The Boston Diaries

The ongoing saga of a programmer who doesn't live in Boston, nor does he even like Boston, but yet named his weblog/journal “The Boston Diaries.”

Go figure.

Saturday, March 03, 2018

Yak Shaving

I hate yak shaving.

I made a small fix to mod_blog, and when I went to update the copy on GitHub, it failed. All I got back was: “no kex alg.”

Ah, an error message from the Ken Thompson School of Error Messages.

Analyzing the tea leaves, it seems my version of openssl was, shall we say, a bit older than 20 minutes? And something happened at GitHub to precipitate the change. What, I could not say (perhaps?).

So, to get back to where I was a few days ago:

  1. Download the latest version of openssl.
  2. Run the configuration script, only to find out my version of Perl was too old.
  3. Download latest version of Perl.
  4. Configure Perl.
  5. Attempt to make Perl.
  6. Track down error message from compiling Perl.
  7. Reconfigure Perl, this time to use C99 when compiling.
  8. Attempt to make Perl. Success!
  9. Hmm … make tests? Sure, why not?
  10. Wait a bazillion hours while the tests run.
  11. See that five tests out of 3000+ failed.
  12. Figure that's close enough for government work, and install Perl anyway.
  13. Reconfigure openssl.
  14. Make openssl.
  15. Install openssl.
  16. Recompile a program I wrote that uses openssl.
  17. Get confused as to why it's not linking to openssl yet it still works.
  18. Find several previous attempts to install openssl and decide to remove them.
  19. Then suddenly realize that I was too hasty and that bind will no longer start.
  20. Add recompile of bind to list of taks I need to do.
  21. Figure out my program is being statically linked to a previous version of openssl.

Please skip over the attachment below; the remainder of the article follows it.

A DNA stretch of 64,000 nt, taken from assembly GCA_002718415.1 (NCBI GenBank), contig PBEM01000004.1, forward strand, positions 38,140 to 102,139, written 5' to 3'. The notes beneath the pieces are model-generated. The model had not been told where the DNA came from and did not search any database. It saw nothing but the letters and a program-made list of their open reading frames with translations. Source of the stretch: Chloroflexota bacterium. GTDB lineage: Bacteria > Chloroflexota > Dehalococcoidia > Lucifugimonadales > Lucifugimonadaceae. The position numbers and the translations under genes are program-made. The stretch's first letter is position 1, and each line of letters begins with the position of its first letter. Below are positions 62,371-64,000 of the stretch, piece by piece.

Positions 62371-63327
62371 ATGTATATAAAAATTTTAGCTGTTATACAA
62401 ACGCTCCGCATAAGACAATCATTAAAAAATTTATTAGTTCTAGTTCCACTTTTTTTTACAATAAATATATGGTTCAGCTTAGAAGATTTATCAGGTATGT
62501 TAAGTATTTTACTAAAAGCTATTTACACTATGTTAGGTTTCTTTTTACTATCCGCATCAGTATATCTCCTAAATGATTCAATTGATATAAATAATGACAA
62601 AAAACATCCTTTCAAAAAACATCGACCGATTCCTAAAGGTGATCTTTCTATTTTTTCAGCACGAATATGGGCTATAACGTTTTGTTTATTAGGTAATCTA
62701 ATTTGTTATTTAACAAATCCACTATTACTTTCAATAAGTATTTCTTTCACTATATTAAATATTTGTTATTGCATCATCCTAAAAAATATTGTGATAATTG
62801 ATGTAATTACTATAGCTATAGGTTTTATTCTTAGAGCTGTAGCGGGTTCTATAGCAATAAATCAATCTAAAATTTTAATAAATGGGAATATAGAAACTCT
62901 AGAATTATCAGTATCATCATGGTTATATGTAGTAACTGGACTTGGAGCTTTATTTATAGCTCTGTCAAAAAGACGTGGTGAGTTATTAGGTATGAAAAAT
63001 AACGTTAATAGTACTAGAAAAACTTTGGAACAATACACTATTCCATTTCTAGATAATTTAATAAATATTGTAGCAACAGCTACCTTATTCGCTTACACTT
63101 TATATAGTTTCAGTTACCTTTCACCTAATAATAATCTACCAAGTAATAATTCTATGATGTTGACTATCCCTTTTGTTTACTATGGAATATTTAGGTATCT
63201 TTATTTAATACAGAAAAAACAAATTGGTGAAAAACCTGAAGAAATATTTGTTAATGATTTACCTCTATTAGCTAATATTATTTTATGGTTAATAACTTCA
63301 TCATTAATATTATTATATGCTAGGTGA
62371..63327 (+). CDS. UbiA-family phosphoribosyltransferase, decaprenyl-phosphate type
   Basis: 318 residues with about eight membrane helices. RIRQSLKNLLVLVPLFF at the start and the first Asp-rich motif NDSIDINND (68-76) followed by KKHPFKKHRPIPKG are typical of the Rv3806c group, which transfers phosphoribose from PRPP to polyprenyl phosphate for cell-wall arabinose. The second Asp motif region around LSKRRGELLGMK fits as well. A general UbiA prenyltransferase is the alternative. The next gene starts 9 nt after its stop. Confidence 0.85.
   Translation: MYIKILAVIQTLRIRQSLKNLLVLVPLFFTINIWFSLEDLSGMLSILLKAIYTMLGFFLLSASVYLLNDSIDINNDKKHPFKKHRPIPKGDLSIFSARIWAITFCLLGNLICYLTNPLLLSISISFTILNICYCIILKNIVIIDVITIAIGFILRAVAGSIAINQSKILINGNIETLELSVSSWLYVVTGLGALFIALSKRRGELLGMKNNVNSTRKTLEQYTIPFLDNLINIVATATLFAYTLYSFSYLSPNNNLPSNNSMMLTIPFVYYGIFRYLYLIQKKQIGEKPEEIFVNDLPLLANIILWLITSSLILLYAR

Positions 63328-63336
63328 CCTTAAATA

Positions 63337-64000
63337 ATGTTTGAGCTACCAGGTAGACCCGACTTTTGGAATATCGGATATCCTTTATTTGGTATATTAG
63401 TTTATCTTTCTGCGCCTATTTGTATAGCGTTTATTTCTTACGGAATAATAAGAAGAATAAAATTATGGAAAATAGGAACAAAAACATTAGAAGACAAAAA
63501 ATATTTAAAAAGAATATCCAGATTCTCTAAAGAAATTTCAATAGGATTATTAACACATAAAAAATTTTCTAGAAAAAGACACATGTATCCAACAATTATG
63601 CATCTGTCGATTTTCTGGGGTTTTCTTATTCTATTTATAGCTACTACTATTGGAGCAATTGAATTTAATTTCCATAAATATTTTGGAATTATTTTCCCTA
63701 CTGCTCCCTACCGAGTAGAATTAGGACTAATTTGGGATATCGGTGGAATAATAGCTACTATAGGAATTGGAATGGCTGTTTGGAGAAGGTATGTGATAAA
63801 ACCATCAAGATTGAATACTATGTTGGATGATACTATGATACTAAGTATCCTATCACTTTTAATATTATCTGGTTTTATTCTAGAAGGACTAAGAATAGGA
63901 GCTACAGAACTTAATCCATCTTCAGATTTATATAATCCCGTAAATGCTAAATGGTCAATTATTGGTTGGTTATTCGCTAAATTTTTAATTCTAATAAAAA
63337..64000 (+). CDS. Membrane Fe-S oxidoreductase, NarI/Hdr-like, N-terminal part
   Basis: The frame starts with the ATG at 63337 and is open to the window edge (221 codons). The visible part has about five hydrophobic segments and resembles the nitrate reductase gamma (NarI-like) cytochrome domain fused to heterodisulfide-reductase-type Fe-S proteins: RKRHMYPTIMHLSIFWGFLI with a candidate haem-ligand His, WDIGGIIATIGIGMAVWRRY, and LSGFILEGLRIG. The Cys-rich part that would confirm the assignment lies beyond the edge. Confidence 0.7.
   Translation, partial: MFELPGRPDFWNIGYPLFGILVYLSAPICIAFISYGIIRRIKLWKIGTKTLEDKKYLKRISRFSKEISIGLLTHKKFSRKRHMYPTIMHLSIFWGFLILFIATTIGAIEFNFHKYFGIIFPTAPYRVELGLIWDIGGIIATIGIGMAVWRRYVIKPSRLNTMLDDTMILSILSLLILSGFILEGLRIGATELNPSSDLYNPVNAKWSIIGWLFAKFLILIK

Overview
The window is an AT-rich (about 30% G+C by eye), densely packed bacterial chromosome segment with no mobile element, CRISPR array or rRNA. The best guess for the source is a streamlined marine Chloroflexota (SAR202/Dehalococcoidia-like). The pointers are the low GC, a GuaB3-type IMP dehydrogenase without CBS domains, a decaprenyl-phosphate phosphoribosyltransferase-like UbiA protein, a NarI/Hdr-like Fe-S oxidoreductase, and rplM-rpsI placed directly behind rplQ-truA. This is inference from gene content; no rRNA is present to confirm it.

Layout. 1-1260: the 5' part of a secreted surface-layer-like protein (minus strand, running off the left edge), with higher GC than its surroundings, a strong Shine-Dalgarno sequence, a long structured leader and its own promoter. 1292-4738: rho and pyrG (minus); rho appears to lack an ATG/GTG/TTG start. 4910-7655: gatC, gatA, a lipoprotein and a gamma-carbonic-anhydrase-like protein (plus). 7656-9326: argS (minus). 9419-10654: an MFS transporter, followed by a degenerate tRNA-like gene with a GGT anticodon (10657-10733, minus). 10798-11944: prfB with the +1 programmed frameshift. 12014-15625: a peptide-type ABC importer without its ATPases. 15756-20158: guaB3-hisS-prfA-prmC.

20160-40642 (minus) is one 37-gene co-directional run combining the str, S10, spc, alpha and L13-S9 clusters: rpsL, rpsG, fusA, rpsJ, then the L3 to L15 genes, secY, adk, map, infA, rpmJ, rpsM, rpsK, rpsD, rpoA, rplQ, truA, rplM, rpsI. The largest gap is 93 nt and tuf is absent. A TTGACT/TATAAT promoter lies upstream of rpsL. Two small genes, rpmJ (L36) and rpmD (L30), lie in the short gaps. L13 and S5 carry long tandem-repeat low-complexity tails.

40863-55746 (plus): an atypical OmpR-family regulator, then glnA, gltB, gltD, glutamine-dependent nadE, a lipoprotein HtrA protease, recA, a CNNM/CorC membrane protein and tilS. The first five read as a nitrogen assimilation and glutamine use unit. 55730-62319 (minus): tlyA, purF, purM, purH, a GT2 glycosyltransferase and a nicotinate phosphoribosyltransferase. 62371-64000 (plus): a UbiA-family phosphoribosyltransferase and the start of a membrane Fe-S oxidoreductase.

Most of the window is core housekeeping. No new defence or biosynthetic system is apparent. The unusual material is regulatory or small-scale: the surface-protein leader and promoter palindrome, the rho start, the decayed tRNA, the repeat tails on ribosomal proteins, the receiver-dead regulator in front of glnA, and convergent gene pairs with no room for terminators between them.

22. Put that problem aside. Download latest version of openssh.
  23. Configure openssh, only to find it doesn't support the latest version of openssl.
  24. Unisntall latest version of openssl.
  25. Download latest previous version of openssl.
  26. Configure latest previous version of openssl.
  27. Make openssl.
  28. Install openssl.
  29. My program is still being statically compiled to older version of openssl.
  30. Force the issue—it fails to link.
  31. Realize that the latest previous version of openssl installed in /usr/local/ssl instead of /usr/local.
  32. Reconfigure latest previous version of openssl to install in /usr/local.
  33. Make openssl.
  34. Install openssl.
  35. Try linking my program again.
  36. Find out that by default, openssl only generates a static library.
  37. Reconfigure openssl to generate dynamic libraries.
  38. Make openssl.
  39. Install openssl.
  40. Get my program to dynamically link to /usr/local/lib/, although I'm still forcing that.
  41. Configure openssh. This time it works.
  42. Make openssh.
  43. Install openssl.
  44. Run ssh -T It works!
  45. Carefully compare previous configuration for sshd to new version of sshd.
  46. Carefully tweak new configuration of sshd.
  47. Copy server keys so new configuration can see them.
  48. Test new sshd. It works.
  49. Update start up script to run new sshd.
  50. Realize I have to recompile git to use the updated openssl.
  51. Clean out previous object files in my local copy of git.
  52. Make git.
  53. Install git.
  54. Done!
  55. No, wait … there was something … what was it?
  56. Oh, right! bind!
  57. Clean out previous object files in my local copy of bind.
  58. Make bind.
  59. Stop current version of bind.
  60. Install new bind.
  61. Start up new version of bind.
  62. Start breathing again when it works.
  63. Decided to remove the old openssl static library; now programs will dynamically link to the latest previous version of openssl.
  64. Done!

Now I can update my repository on Github!

I realize that I bring this upon myself by avoiding the whole “upgrade every 20 minutes” schtick, but I believe in the “if it ain't broke, don't fix it” mentality and that the computer is here for my needs, I'm not here for the computer's needs.

Besides, the last time I indiscriminately upgraded, it did not go well

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